Format

Send to

Choose Destination
See comment in PubMed Commons below
Vaccine. 2016 Jun 3;34(26):3001-5. doi: 10.1016/j.vaccine.2016.03.078. Epub 2016 Mar 31.

Advancing a vaccine to prevent hookworm disease and anemia.

Author information

1
National School of Tropical Medicine, Baylor College of Medicine, Houston, TX, USA; Department of Pediatrics, Baylor College of Medicine, Houston, TX, USA; Department of Molecular Virology and Microbiology, Baylor College of Medicine, Houston, TX, USA; Sabin Vaccine Institute and Texas Children's Hospital Center for Vaccine Development, Houston, TX, USA; Department of Biology, Baylor University, Waco, TX, USA; Sabin Vaccine Institute, Washington, DC, USA. Electronic address: hotez@bcm.edu.
2
National School of Tropical Medicine, Baylor College of Medicine, Houston, TX, USA; Department of Pediatrics, Baylor College of Medicine, Houston, TX, USA; Sabin Vaccine Institute and Texas Children's Hospital Center for Vaccine Development, Houston, TX, USA.
3
Sabin Vaccine Institute, Washington, DC, USA.
4
National School of Tropical Medicine, Baylor College of Medicine, Houston, TX, USA; Department of Pediatrics, Baylor College of Medicine, Houston, TX, USA; Department of Molecular Virology and Microbiology, Baylor College of Medicine, Houston, TX, USA; Sabin Vaccine Institute and Texas Children's Hospital Center for Vaccine Development, Houston, TX, USA; Department of Biology, Baylor University, Waco, TX, USA; Sabin Vaccine Institute, Washington, DC, USA.

Abstract

A human hookworm vaccine is under development and in clinical trials in Africa and the Americas. The vaccine contains the Na-APR-1 and Na-GST-1 antigens. It elicits neutralizing antibodies that interfere with establishment of the adult hookworm in the gut and the ability of the parasite to feed on blood. The vaccine target product profile is focused on the immunization of children to prevent hookworm infection and anemia caused by Necator americanus. It is intended for use in low- and middle-income countries where hookworm is highly endemic and responsible for at least three million disability-adjusted life years. So far, the human hookworm vaccine is being developed in the non-profit sector through the Sabin Vaccine Institute Product Development Partnership (PDP), in collaboration with the HOOKVAC consortium of European and African partners. We envision the vaccine to be incorporated into health systems as part of an elimination strategy for hookworm infection and other neglected tropical diseases, and as a means to reduce global poverty and address the Sustainable Development Goals.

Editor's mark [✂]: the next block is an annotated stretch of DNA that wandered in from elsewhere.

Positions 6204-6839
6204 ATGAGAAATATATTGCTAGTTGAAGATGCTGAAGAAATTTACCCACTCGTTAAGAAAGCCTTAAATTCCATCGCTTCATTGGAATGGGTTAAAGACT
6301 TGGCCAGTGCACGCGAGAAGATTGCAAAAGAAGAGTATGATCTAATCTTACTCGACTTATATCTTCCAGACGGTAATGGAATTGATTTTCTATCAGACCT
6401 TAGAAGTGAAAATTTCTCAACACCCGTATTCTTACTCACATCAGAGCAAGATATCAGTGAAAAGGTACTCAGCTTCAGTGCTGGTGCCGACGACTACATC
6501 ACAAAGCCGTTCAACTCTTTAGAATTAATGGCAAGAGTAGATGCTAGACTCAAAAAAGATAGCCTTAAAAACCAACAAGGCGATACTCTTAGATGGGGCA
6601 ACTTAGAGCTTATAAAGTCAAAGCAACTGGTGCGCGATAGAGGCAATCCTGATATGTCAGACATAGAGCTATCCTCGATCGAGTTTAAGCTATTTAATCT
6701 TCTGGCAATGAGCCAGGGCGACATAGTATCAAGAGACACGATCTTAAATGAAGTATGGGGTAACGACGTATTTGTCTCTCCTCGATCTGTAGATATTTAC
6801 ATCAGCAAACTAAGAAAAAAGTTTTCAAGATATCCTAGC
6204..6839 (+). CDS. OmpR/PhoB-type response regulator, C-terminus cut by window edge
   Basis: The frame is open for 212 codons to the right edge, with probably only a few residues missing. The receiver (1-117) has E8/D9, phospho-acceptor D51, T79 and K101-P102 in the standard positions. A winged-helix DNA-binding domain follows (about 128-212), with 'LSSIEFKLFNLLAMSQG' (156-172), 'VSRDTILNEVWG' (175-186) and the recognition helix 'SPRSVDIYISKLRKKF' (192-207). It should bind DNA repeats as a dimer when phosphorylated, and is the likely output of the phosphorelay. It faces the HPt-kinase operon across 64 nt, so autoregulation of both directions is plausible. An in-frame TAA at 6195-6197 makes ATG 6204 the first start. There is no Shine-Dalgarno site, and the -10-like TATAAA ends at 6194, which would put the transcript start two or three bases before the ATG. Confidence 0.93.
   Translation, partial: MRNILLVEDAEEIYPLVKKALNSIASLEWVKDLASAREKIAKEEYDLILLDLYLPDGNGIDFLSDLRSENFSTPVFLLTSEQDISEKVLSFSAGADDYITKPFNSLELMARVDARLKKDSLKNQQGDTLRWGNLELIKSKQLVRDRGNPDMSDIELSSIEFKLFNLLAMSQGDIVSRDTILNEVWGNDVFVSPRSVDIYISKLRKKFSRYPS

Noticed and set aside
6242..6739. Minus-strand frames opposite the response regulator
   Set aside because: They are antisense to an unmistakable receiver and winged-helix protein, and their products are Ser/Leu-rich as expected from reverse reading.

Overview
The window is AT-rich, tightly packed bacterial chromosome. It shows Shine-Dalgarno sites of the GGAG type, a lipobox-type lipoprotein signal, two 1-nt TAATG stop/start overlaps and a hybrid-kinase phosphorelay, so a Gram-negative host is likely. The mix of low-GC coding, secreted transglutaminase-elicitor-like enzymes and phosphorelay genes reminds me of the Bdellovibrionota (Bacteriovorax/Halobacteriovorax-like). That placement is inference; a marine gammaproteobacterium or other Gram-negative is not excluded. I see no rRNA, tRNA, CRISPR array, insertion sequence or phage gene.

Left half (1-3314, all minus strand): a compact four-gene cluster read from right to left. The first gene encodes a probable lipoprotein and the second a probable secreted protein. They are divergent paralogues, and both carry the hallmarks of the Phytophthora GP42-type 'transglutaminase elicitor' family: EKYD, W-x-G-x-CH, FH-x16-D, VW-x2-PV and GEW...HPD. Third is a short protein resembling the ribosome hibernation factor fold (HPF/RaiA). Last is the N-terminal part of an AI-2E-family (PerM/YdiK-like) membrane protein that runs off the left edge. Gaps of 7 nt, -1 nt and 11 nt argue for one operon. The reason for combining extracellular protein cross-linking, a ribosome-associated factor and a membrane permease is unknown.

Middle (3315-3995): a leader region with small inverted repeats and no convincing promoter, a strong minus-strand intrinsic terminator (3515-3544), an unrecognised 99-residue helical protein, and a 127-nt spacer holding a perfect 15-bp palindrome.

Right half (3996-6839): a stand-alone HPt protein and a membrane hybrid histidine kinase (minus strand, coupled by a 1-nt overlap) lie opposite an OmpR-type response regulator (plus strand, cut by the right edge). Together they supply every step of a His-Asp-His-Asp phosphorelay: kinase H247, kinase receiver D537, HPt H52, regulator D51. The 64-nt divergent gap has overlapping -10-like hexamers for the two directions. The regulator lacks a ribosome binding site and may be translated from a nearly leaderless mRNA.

KEYWORDS:

Hookworm; Necator; Neglected tropical disease; Vaccine

PMID:
27040400
DOI:
10.1016/j.vaccine.2016.03.078
Free full text
PubMed Commons home

PubMed Commons

0 comments
How to join PubMed Commons

    Supplemental Content

    Full text links

    Icon for Elsevier Science
    Loading ...
    Support Center